Latin America & Caribbean

Brazil's President Temer nominates close ally to Supreme Court

Alexandre de Moraes and President Michel Temer in Brasilia, 3 February 2017 Image copyright AFP
Image caption Mr Moraes (right) was appointed by Mr Temer (left) to the cabinet in May 2016

Brazil's President Michel Temer has nominated his justice minister to the Supreme Court as it prepares to rule on one of the biggest corruption scandals in the country's history.

The minister, Alexandre de Moraes, is one of Mr Temer's closest allies.

He replaces Judge Teori Zavascki, who died in a plane crash last month.

There have been calls for a less politically sensitive nomination, as many senior politicians are facing charges in the corruption scandal.

Mr Temer said he had chosen Mr Moraes for his "solid academic credentials".

The 49-year-old lawyer is a member of the PSDB party, which is part of Mr Temer's governing coalition.

He joined the cabinet in May, when Mr Temer replaced President Dilma Rousseff, who was facing impeachment proceedings.

Image copyright AFP
Image caption Mr Moraes had to answer tough questions after riots in gang-controlled prisons last month

Earlier this year, Mr Moraes had to deal with his most serious crisis since taking office, when more than 100 prisoners were killed by fellow inmates in a series of prison riots.

He announced a plan to set up police intelligence units and increase cooperation with neighbouring countries to reduce the power of the gangs that control most Brazilian prisons.

'Foul play'

Mr Moraes's nomination needs to be ratified by the Senate.

He asked for a 30-day leave of absence to prepare for the ratification process.

But analysts say the government does not expect the nomination to be rejected, as it has a broad majority in the Senate.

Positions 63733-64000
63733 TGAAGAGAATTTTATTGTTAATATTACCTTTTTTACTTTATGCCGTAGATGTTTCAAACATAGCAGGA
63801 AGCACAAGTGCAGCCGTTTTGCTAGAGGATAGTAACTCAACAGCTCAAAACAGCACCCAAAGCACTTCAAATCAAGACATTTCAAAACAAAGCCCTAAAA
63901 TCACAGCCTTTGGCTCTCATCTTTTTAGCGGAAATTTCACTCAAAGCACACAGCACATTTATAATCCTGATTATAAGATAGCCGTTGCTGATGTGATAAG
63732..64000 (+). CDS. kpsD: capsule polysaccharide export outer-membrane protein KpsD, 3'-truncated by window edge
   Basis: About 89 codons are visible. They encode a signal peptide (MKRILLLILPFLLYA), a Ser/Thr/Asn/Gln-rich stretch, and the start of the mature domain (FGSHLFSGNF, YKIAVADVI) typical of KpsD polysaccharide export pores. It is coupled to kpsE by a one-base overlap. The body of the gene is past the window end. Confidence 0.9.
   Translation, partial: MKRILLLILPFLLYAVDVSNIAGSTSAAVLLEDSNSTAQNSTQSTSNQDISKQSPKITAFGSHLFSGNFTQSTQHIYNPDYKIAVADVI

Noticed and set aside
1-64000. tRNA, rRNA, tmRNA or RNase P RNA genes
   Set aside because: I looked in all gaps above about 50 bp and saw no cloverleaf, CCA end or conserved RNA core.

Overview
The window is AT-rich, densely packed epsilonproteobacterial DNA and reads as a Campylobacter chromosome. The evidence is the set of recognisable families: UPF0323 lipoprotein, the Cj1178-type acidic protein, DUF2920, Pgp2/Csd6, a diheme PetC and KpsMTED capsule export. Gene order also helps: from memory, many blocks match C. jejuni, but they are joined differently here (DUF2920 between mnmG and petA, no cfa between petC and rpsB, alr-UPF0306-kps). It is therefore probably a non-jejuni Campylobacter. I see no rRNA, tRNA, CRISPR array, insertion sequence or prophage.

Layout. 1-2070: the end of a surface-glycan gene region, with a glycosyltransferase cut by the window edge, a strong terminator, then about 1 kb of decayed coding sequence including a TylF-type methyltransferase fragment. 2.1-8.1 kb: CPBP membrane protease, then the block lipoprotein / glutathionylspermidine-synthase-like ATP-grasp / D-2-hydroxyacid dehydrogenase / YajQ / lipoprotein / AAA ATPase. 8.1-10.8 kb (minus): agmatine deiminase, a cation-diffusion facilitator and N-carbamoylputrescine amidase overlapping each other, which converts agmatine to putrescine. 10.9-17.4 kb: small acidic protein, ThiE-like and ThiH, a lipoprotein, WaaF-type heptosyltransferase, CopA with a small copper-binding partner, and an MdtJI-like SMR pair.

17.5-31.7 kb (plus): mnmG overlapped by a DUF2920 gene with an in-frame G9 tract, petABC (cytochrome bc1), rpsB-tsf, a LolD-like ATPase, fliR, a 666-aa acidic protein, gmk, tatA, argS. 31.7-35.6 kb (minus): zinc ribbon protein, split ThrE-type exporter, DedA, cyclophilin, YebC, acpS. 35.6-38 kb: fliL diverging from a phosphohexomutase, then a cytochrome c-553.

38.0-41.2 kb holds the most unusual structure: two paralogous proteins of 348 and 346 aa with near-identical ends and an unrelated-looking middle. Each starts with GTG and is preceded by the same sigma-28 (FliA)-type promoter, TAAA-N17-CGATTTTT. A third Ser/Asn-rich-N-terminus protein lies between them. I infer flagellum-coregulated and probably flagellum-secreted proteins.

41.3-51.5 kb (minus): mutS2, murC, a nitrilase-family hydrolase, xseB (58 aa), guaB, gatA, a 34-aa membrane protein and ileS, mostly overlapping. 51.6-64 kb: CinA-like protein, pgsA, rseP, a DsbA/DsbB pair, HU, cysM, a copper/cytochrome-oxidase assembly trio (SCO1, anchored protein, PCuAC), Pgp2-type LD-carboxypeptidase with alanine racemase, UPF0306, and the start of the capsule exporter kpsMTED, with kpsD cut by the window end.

Later this month the Supreme Court is due to begin ruling on the extensive evidence gathered during an investigation into corruption at the state oil company, Petrobras.

Judge Zavascki had been overseeing the investigation, known as Operation Car Wash.

Image copyright AFP
Image caption Judge Zavascki's death has been seen as a blow to the Petrobras corruption probe

He had prepared a list with the names of dozens politicians who allegedly took bribes from Brazilian construction giant Odebrecht to make sure the company won lucrative contracts with Petrobras.

Odebrecht has admitted paying $1bn (£800m) in bribes to obtain contracts in 12 different countries.

Mr Zavascki was a well-respected judge and the Car Wash investigation gained much credibility when he was appointed to oversee it in the Supreme Court, says the BBC's Daniel Gallas.

The plane he was travelling on plunged into the sea in heavy rain near the town of Paraty on 19 January.

The opposition said it suspected foul play and called for a thorough investigation.

Since Judge Zavascki's death, the Supreme Court has been operating with 10 judges.

His role overseeing the corruption probe was allocated last week to Judge Edson Fachin.

He was chosen at random from a shortlist of five Supreme Court judges.

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